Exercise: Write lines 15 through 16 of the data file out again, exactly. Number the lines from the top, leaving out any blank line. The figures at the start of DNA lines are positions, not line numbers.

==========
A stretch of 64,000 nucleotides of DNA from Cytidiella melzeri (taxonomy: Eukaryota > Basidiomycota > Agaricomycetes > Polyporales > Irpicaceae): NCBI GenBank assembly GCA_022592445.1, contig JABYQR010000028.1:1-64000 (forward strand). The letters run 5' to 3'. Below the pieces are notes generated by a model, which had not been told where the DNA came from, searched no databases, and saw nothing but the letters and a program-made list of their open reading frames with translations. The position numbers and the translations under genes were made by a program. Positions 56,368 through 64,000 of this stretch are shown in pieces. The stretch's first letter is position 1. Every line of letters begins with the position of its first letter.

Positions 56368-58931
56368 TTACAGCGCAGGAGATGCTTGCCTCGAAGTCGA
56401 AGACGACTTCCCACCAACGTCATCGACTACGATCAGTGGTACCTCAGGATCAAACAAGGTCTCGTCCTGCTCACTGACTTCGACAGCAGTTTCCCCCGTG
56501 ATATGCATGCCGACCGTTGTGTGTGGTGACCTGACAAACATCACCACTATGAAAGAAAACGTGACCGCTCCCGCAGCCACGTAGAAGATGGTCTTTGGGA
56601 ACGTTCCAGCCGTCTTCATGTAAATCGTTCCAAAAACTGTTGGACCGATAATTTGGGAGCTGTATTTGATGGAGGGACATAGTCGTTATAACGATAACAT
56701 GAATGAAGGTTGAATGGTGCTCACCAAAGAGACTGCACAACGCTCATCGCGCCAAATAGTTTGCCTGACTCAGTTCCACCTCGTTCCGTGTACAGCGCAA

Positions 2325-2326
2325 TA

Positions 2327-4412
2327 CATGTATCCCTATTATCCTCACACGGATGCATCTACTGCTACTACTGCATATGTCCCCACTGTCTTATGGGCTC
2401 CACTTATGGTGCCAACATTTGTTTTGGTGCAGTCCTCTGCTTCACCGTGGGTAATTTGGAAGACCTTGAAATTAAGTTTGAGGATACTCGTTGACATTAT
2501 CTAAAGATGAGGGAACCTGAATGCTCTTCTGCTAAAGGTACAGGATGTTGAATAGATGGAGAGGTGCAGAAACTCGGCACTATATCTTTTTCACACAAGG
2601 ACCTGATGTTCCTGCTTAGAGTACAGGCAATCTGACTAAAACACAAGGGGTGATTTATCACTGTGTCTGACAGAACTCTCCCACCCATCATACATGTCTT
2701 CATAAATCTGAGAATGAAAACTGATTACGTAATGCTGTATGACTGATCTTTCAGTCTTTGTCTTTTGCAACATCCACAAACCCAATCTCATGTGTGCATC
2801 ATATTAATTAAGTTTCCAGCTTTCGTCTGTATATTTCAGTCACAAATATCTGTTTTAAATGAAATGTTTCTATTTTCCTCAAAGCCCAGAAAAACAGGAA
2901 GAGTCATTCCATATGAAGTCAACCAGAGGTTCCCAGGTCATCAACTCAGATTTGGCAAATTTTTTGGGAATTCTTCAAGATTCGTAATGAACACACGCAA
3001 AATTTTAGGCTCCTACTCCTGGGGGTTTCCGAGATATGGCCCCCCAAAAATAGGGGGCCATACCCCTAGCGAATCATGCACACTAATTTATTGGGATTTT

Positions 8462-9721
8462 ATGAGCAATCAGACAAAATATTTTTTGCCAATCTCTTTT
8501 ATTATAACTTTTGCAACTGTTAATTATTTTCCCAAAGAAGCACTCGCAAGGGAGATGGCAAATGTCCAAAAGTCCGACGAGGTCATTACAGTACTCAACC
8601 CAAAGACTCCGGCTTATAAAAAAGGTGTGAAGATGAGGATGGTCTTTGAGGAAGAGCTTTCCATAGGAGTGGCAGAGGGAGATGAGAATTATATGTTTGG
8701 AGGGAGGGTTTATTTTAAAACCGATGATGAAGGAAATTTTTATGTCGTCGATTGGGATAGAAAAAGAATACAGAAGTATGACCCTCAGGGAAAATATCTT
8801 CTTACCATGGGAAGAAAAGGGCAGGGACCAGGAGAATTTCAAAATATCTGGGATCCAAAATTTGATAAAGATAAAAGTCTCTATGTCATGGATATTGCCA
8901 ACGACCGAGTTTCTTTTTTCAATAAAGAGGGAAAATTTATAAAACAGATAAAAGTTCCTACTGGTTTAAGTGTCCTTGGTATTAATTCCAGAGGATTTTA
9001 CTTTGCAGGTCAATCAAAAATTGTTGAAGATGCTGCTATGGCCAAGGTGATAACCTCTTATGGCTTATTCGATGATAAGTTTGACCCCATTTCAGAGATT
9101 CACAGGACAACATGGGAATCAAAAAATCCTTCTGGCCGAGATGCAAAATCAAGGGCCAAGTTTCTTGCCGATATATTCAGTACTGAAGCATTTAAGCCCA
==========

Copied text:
2701 CATAAATCTGAGAATGAAAACTGATTACGTAATGCTGTATGACTGATCTTTCAGTCTTTGTCTTTTGCAACATCCACAAACCCAATCTCATGTGTGCATC
2801 ATATTAATTAAGTTTCCAGCTTTCGTCTGTATATTTCAGTCACAAATATCTGTTTTAAATGAAATGTTTCTATTTTCCTCAAAGCCCAGAAAAACAGGAA